Synthetic lipid bilayers and multibilayers are the first potential candidates for mimicking the ordered milieu of the epidermis. The photoisomerization of provitamin D in phospholipids and liposomes have been studied in some details and compared with the reaction in homogeneous hexane solution [4a,b]. Photolysis of provitamin D within an ordered matrix results in decreased formation of tachysterol. Accumulation of lumisterol was found to be of the same order as in hexane solution [4a,b]. A conformational origin of this effect caused by geometrical restriction of the lipid has been suggested. Being formed in such an environment, previtamin D still assumes the shape of its precursor provitamin D, thereby fixing the cZc conformation. Under such geometric restriction a Z/E isomerization into tachysterol seems not very likely according NEER principle [5a,7]. Recently, Holick and Tian published their structural model for the position of cZc-previtamin D in membrane phospholipids. According to their picture previtamin D is aligned parallel to the phospholipids, with its 3-hydroxyl group hydrogen-bonded to the polar head groups of the phospholipids and the hydrophobic skeleton is interacting with the nonpolar acyl chains of the lipids [4i]. Studying the process of vitamin D thermal formation from previtamin D in liposomes consisting of phosphatidylcholines of different carbon chain lengths, they came to the above hypothesis about stabilization of cZc-conformer [4i].

Provitamin D photoisomerization have been studied in water-ethanol mixtures in which steroids may form self-aggregates [4d,e]. The marked inhibition of tachysterol formation was observed at high water content whereas the increase of alcohol percentage turned the reaction in it's usual way. The effect has been explained by formation of dense packed steroid aggregates (B; Figure 3) in water-rich mixtures with hydrophobic cavity where the available conformational space is strongly restricted. In case of ethanol solutions with low water content aggregate A has been proposed, which allows internal rotation.

Figure 3. Representation of possible molecular aggregates of provitamin D in water-ethanol mixtures: (A) - ethanol is major component; (B) - water-rich systems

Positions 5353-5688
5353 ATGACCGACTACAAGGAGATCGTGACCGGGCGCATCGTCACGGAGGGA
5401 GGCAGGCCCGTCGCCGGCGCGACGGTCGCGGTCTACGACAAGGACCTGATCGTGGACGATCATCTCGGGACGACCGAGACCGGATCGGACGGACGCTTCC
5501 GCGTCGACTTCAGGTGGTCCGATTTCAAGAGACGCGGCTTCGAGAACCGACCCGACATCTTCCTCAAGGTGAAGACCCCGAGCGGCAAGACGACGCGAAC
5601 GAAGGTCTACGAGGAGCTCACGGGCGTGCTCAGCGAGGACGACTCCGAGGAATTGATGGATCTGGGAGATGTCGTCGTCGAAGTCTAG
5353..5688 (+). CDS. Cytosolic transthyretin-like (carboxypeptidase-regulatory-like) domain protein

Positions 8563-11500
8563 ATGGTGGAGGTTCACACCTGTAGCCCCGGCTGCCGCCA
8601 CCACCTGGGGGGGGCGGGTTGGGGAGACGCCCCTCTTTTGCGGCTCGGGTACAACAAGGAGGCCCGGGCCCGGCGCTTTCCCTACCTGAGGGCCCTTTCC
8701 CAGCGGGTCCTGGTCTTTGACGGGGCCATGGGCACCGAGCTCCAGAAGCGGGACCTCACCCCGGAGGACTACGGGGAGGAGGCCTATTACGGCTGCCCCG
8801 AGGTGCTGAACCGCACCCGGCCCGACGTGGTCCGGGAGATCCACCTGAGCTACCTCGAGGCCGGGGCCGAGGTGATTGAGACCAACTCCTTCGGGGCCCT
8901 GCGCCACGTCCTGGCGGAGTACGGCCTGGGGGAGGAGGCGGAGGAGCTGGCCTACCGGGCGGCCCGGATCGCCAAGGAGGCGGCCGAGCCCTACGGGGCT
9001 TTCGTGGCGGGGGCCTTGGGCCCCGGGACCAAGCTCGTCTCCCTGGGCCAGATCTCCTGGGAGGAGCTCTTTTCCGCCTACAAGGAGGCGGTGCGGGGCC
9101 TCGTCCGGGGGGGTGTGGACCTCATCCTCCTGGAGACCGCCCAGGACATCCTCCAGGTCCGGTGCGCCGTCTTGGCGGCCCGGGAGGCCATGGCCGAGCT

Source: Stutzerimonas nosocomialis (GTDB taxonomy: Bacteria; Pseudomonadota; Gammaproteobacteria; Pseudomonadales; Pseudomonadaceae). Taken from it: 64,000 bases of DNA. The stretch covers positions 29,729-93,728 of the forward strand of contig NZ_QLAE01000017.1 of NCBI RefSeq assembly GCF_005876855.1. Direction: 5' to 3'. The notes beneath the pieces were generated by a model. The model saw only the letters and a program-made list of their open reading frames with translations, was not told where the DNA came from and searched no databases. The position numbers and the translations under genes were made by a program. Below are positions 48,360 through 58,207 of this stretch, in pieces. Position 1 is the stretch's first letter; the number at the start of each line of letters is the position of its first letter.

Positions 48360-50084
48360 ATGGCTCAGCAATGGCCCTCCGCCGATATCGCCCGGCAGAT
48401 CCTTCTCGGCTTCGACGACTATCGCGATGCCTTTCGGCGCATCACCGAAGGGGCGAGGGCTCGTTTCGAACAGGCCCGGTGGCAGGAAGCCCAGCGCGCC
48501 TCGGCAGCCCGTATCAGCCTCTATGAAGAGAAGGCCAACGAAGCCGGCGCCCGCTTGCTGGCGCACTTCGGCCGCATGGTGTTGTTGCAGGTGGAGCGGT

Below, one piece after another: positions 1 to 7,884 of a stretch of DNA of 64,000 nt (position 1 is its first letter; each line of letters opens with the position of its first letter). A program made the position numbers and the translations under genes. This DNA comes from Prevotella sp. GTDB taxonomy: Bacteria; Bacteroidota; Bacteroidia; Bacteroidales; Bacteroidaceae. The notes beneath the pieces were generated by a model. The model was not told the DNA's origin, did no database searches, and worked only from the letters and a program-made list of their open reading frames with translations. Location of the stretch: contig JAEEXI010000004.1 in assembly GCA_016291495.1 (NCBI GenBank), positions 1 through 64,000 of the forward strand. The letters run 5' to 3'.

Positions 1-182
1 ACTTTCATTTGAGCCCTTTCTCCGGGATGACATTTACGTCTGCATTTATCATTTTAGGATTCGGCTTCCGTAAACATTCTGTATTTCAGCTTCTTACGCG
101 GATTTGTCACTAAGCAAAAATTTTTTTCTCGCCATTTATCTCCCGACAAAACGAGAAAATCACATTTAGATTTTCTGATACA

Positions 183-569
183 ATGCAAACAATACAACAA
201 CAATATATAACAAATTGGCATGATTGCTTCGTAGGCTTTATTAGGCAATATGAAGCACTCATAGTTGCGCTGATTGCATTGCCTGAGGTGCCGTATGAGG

Cyclodextrines, cyclic carbohydrates of different oligomeric forms [11], have been numerously used as enzyme mimetics [12], drug delivery systems [13] and have served for molecular recognition studies[14]. Cyclodextrins have a truncated cone like shape with a hydrophobic cavity. These compounds have the ability to form inclusion complexes with organic molecules and modify the energetics and chemical reactivity of their guest molecules [15]. Naturally, these so popular and readily available systems have been employed as microenvironment for studying the photochemistry of provitamin D, vitamin D and its isomers. In particular, the vitamin D/▀-cyclodextrin inclusion complex have been studied in details [16,17]. Irradiation of provitamin D/▀-cyclodextrin complex [17] results in a significant inhibition of tachysterol formation, which is discussed in view of the conformational shift in favour of cZc conformation of previtamin D.

Photoisomerization of provitamin D have been also studied in thin film formed by evaporation of a chloroform solution on a glass slide [4a,b], on gel-bond (GB, an agarose gel support), polymer films ( poly-methylmethacrylate, PMMA; polyethylene, PE; polystyrene, PS) [4a,15] and CHOC liquid crystal film [18]. In the case of the provitamin D thin film on glass [4a] only previtamin D formation has been observed although at low conversion. In all the other cases, the reduction of tachysterol formation occurs depending on the polymer used. In [18], it is concluded that the decrease of free volume in this films is not large enough for selective synthesis of previtamin D, and that the effects of specific orientation or local interaction with the molecular assembly in films are of determining role. Interestingly to note that PMMA film, which is transparent in the UVA and UVB region, slightly reduces the efficiency of cis-trans isomerization in comparison with hexane solution (1. 47 times) in spite of the significant change in free volume. But in CHOC liquid crystal film the isomerization to tachysterol is favoured. Its accumulation at photostationary state is 1.17 times more than in hexane solution [18]. Unfortunately, in that study the different transparency of the systems have not been taken into account, which may significantly affect the active irradiation spectrum. This complicates a comparison. The strong inhibition of tachysterol formation found in polystyrene films which is similar like in toluene solutions may be attributed to a wavelength effect, by filtering out the short wavelengths around 254 nm so that the long wavelength irradiation around 313 nm becomes dominant.